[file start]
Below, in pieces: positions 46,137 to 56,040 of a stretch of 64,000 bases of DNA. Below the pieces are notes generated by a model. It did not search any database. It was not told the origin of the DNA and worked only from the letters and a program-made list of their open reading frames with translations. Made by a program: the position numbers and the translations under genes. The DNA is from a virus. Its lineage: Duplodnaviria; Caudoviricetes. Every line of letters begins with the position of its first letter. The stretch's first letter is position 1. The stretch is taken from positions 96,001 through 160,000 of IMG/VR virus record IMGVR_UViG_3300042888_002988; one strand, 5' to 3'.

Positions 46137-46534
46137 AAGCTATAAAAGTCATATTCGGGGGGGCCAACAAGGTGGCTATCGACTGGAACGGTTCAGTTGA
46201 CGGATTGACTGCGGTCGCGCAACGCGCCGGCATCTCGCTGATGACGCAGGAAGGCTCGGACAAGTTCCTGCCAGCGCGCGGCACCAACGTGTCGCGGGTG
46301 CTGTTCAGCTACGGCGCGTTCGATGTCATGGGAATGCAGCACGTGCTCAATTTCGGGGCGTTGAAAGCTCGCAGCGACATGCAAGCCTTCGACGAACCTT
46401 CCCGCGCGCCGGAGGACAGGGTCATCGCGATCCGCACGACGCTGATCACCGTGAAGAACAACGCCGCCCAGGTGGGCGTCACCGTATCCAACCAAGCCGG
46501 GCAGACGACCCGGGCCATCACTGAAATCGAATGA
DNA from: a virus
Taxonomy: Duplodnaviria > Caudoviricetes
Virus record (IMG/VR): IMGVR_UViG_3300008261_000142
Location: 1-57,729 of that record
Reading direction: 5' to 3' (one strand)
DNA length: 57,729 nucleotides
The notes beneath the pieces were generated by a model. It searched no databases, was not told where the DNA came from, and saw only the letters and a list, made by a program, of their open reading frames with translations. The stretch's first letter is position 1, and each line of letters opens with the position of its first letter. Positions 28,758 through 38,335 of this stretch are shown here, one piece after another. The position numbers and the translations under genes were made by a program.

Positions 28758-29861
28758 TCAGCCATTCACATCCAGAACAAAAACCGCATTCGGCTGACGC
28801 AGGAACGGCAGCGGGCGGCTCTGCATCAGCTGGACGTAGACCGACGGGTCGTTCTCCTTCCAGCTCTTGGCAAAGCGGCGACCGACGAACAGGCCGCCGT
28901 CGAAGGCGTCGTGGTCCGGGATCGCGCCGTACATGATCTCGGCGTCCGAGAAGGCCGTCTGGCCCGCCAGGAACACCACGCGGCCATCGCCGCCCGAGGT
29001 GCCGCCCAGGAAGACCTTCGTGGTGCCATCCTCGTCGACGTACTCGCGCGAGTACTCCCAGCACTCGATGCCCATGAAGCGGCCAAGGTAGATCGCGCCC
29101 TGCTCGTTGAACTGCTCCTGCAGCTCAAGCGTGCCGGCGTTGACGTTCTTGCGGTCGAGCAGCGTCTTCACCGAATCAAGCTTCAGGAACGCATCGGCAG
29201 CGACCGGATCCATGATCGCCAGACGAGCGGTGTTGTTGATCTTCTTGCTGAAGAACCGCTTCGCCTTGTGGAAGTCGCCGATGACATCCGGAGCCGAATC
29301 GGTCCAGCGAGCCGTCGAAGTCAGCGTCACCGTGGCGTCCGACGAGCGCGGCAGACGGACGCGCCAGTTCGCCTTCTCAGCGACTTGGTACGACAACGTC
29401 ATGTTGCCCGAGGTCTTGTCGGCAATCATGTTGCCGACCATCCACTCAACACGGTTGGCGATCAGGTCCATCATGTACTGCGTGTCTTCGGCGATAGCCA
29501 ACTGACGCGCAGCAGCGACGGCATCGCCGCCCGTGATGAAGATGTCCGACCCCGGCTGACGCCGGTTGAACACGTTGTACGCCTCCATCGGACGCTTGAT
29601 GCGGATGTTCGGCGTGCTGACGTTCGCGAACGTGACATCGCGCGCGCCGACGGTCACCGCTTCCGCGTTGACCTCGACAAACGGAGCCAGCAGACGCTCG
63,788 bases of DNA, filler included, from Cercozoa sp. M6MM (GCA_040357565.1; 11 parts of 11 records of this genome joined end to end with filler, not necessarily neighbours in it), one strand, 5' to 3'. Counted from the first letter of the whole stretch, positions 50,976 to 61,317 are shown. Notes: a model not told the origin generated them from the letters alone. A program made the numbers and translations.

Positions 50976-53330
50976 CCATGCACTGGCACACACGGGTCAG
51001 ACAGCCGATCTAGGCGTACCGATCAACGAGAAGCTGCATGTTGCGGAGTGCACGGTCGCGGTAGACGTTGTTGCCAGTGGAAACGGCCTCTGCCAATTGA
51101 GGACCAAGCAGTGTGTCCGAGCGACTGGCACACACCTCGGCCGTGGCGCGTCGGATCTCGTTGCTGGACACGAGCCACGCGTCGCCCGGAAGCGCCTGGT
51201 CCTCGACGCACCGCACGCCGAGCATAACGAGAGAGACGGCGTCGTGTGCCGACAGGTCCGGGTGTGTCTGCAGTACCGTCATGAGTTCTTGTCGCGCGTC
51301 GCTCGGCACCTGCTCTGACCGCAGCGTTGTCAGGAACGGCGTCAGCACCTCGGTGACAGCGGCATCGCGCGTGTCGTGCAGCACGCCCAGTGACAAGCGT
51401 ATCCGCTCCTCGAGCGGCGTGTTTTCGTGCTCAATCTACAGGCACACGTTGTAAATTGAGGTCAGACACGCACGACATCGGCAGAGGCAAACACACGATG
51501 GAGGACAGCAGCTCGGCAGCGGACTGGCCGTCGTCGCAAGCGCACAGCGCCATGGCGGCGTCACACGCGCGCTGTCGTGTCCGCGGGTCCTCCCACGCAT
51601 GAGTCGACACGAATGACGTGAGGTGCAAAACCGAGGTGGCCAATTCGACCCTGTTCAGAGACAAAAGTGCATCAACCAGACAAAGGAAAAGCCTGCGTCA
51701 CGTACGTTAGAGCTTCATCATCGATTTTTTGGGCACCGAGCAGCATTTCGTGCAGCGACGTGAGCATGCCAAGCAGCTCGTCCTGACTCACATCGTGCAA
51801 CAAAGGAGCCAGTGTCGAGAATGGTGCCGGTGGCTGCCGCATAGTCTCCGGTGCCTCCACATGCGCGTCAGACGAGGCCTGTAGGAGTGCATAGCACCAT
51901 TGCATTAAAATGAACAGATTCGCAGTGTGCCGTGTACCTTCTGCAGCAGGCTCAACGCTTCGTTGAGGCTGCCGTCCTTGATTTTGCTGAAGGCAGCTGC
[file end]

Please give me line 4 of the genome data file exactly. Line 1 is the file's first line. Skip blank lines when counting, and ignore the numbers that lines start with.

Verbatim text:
46201 CGGATTGACTGCGGTCGCGCAACGCGCCGGCATCTCGCTGATGACGCAGGAAGGCTCGGACAAGTTCCTGCCAGCGCGCGGCACCAACGTGTCGCGGGTG